Tag Archives: inequality

(1084) Lotto madness


Barely anyone at large in the industrial, consumer, automotive, real estate complex we call home has escaped the call of the lottery ticket.  Deep down, even the most sensible and realistic of us harbours a fantasy of something for nothing here.  We think of all the good things we could do for those we care about or all the crazy shit we could do for ourselves.  Either way, we frequently line up at that most suburban of settings, the gas station, and lay down several hours pay in our minimum wage job for a piece of paper that could change everything. Time to think a little more about the psycho-social effects of the lotteries, yeah?
EIther way, good luck and don’t forget to give us some.
Robin Hoodwinked:how billion dollar powerballs reflect 21st century inequality. State lotteries take from the poor to give to the rich, but we have options and there is a game-changing alternative
US basic income activist Scott Santens on medium.com

image: Mark Turnauckus via Flickr/CC

(1096) CEO victory day [CCPA report]


Today is the day when Canada’s chief corporate executives blow past the rest of us in earnings for the year.  They must be a very talented, special gang making between 3 and 183 million dollars a year. Wow.
Top CEOs earn more by today than average Canadian does all year: report
ctvnews.ca (video 3:38)
Throwing money at the problem: ten years of executive compensation
policyalternatives.ca
Canada’s top 100 paid CEOs: Canada’s top paid CEOs now take home 193 times what an average Canadian worker does. That’s not the only wage gap visible in this ranking
canadianbusiness.com
image: Flickr/CC

(998) Toronto’s wealth gap [Study]

martinreportOh dear.  Mexico City, Dallas and Seattle have more inequality than Toronto.  We are a little higher on the inequality list than most of us may think.  We got right into the North American ill top four thanks to eight billionaires, a brace of other rich folk and Canada’s slackness on inheritance taxes.  Crazy returns on real estate probably also helped the one percenters.  We’re nineteenth globally.

The geography of the global super-rich 47-page .pdf file
Martin Prosperity Institute/University of Toronto

Toronto’s 1 per cent are about 100,000 times wealthier than us. Divide between Toronto’s rich and the rest of us among the biggest in the world
metronews.ca

 

(953) Evicted [Book review]

evicted
Evicted. Poverty and Profit in the American City

Matthew Desmond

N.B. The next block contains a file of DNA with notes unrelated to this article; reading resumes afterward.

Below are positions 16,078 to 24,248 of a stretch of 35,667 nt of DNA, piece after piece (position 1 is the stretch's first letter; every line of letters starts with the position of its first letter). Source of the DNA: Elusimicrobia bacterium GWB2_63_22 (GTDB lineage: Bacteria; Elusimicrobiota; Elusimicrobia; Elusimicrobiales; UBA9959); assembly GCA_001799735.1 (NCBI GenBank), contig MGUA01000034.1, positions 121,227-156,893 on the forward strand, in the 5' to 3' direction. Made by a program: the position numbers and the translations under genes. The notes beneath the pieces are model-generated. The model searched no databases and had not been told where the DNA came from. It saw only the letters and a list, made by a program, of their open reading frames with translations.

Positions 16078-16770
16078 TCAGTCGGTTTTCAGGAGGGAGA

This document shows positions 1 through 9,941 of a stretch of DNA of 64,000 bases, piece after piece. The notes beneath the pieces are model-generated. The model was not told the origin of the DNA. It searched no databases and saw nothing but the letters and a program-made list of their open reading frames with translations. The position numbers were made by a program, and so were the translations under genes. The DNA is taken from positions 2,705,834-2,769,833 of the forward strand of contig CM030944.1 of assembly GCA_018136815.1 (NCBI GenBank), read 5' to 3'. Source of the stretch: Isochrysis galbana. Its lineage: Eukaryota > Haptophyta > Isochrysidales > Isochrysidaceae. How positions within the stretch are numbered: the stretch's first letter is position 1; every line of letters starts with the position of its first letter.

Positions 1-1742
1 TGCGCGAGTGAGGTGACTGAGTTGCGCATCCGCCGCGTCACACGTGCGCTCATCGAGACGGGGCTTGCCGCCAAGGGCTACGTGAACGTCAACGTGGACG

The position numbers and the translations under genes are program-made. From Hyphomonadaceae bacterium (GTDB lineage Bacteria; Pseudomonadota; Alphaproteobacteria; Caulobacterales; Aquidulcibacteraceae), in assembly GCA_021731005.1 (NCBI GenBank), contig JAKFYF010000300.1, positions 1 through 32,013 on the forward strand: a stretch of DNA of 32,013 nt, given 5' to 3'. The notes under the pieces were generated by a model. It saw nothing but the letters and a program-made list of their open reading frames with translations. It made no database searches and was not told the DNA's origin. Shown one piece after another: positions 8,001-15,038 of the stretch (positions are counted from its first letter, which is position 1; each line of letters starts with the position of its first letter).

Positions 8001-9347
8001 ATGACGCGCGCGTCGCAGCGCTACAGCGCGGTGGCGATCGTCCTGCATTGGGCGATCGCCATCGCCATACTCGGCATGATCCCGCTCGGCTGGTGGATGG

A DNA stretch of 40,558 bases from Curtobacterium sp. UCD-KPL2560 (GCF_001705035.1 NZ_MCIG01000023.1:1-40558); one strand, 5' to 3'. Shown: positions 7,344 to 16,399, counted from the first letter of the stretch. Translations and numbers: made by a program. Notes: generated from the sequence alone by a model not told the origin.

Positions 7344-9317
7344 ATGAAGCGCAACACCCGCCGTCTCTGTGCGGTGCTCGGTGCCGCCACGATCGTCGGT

Crown Publishers, NY
432 pages
CAN $37.00 hardcover
What a knockout.  The more we think about this book the more we have to admire it.  Matthew Desmond took on his subject in a way that very few authors can: by going and living it bodily for an extended period of time.
Ethnography is a discipline within anthropology and sociology that involves direct observation of social interaction from within, or very close to, that interaction.  Milwaukee’s slum apartments and a large, dumpy (yet lucrative) trailer park are the settings at hand.  They are representative ones, unfortunately, in an America still longing for recovery.
Evicted reads often like a novel.  Desmond’s presentation of a brace of poor people, and those who make a living off of them, with historical background and socioeconomic data is nearly seamless.  Without this phenomenon Evicted would have been pretty tough going.  There’s a lot of serious bullshit and misery in America these days.
Indeed, the constant churn of misfortune in this book is awful.  Bouncing from one crap apartment in some bad neighbourhood to the next, the individuals Desmond lived beside are constantly stretched, fighting to stay ahead of total disaster.  Eviction is something of a new force acting on the lives of America’s poor, falling particularly hard on top of African American lives.  Desmond describes eviction as a handmaiden to mass incarceration.  The worst part of it all is just how lucrative the poor are for landlords, property owners, moving-and-storage companies.
Eviction’s depressing panorama is contemporary America for a lot of people.  Desmond tells us that nearly one third of Milwaukee’s evicted population are black females even though they are only nine percent of the general population (page 98).  Stuff like this is crazy.  It makes for quite depressing reading.
To be truthful, we nearly gave up a couple of times on all the rough apartments and dodgy building owners that are encountered here. What do you think having your personal effects piled on the curb feels like because you fell behind on the rent?  Evicted is important, though.  Much of its reality remains unstudied, undocumented and ignored by society at large.  This is not good, Americans deserve better.
As optimistic Canadians we would have liked it if half of Evicted had been like the twenty-page epilogue: stronger on solutions and positive statements rather than the narrative of bad luck and systemic grief.  We could urge the proactive adoption of specific policies to protect Canada’s post-industrial communities.
Desmond believes an expanded housing voucher program would liberate people like those he wrote about.  If such a program were large enough and well-funded it would probably function almost like a universal basic income, helping to reinforce a socio-economic level that nobody need fall below.
Hard reading on an important topic for anyone interested in contemporary American life.  Almost made easy by the author’s level of commitment and writing skills.   Buy this book.
evictedbook.com for the book trailer, photos, links and other features
Will this new book change the national debate on poverty?
thenation.com